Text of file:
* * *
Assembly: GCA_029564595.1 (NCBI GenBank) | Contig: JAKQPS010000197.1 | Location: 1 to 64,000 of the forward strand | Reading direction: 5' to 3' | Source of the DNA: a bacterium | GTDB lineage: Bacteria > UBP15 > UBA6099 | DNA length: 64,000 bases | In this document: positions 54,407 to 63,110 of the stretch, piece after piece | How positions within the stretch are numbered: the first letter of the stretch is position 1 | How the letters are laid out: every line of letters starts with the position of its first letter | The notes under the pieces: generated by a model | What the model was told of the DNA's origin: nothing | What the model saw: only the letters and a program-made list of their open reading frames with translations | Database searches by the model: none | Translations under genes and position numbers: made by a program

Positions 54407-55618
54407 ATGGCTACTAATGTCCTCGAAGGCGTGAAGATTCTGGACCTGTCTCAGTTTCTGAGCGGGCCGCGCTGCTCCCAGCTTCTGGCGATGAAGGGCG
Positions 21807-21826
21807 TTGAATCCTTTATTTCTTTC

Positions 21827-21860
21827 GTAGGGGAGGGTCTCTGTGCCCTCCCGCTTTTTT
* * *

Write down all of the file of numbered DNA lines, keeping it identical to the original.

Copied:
Assembly: GCA_029564595.1 (NCBI GenBank) | Contig: JAKQPS010000197.1 | Location: 1 to 64,000 of the forward strand | Reading direction: 5' to 3' | Source of the DNA: a bacterium | GTDB lineage: Bacteria > UBP15 > UBA6099 | DNA length: 64,000 bases | In this document: positions 54,407 to 63,110 of the stretch, piece after piece | How positions within the stretch are numbered: the first letter of the stretch is position 1 | How the letters are laid out: every line of letters starts with the position of its first letter | The notes under the pieces: generated by a model | What the model was told of the DNA's origin: nothing | What the model saw: only the letters and a program-made list of their open reading frames with translations | Database searches by the model: none | Translations under genes and position numbers: made by a program

Positions 54407-55618
54407 ATGGCTACTAATGTCCTCGAAGGCGTGAAGATTCTGGACCTGTCTCAGTTTCTGAGCGGGCCGCGCTGCTCCCAGCTTCTGGCGATGAAGGGCG
Positions 21807-21826
21807 TTGAATCCTTTATTTCTTTC

Positions 21827-21860
21827 GTAGGGGAGGGTCTCTGTGCCCTCCCGCTTTTTT